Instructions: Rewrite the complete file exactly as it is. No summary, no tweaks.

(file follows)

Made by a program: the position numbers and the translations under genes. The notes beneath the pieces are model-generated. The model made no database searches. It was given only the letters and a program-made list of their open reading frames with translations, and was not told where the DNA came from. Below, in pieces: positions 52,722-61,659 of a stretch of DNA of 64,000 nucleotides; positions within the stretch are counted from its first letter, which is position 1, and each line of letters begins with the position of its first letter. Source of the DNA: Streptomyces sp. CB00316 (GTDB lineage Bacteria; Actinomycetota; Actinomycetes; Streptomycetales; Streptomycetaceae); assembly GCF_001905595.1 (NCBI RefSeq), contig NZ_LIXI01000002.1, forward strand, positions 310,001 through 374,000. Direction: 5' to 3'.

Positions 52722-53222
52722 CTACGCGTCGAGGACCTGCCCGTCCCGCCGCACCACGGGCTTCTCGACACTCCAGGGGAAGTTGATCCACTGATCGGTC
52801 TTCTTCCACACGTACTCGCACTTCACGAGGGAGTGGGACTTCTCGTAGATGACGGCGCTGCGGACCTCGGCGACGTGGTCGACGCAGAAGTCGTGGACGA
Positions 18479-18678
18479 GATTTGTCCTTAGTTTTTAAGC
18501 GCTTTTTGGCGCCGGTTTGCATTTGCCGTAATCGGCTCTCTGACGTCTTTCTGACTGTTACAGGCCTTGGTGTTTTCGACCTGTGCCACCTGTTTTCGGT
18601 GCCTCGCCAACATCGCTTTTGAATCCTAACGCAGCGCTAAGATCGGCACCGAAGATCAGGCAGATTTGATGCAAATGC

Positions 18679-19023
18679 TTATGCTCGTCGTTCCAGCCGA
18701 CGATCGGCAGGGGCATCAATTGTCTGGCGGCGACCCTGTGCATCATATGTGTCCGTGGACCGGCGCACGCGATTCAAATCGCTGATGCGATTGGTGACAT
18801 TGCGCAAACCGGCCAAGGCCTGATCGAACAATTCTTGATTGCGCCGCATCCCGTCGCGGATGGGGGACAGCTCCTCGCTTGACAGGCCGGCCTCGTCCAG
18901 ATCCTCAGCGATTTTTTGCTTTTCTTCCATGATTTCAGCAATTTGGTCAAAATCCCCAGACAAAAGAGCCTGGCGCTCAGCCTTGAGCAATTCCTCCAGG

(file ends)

Made by a program: the position numbers and the translations under genes. The notes beneath the pieces are model-generated. The model made no database searches. It was given only the letters and a program-made list of their open reading frames with translations, and was not told where the DNA came from. Below, in pieces: positions 52,722-61,659 of a stretch of DNA of 64,000 nucleotides; positions within the stretch are counted from its first letter, which is position 1, and each line of letters begins with the position of its first letter. Source of the DNA: Streptomyces sp. CB00316 (GTDB lineage Bacteria; Actinomycetota; Actinomycetes; Streptomycetales; Streptomycetaceae); assembly GCF_001905595.1 (NCBI RefSeq), contig NZ_LIXI01000002.1, forward strand, positions 310,001 through 374,000. Direction: 5' to 3'.

Positions 52722-53222
52722 CTACGCGTCGAGGACCTGCCCGTCCCGCCGCACCACGGGCTTCTCGACACTCCAGGGGAAGTTGATCCACTGATCGGTC
52801 TTCTTCCACACGTACTCGCACTTCACGAGGGAGTGGGACTTCTCGTAGATGACGGCGCTGCGGACCTCGGCGACGTGGTCGACGCAGAAGTCGTGGACGA
Positions 18479-18678
18479 GATTTGTCCTTAGTTTTTAAGC
18501 GCTTTTTGGCGCCGGTTTGCATTTGCCGTAATCGGCTCTCTGACGTCTTTCTGACTGTTACAGGCCTTGGTGTTTTCGACCTGTGCCACCTGTTTTCGGT
18601 GCCTCGCCAACATCGCTTTTGAATCCTAACGCAGCGCTAAGATCGGCACCGAAGATCAGGCAGATTTGATGCAAATGC

Positions 18679-19023
18679 TTATGCTCGTCGTTCCAGCCGA
18701 CGATCGGCAGGGGCATCAATTGTCTGGCGGCGACCCTGTGCATCATATGTGTCCGTGGACCGGCGCACGCGATTCAAATCGCTGATGCGATTGGTGACAT
18801 TGCGCAAACCGGCCAAGGCCTGATCGAACAATTCTTGATTGCGCCGCATCCCGTCGCGGATGGGGGACAGCTCCTCGCTTGACAGGCCGGCCTCGTCCAG
18901 ATCCTCAGCGATTTTTTGCTTTTCTTCCATGATTTCAGCAATTTGGTCAAAATCCCCAGACAAAAGAGCCTGGCGCTCAGCCTTGAGCAATTCCTCCAGG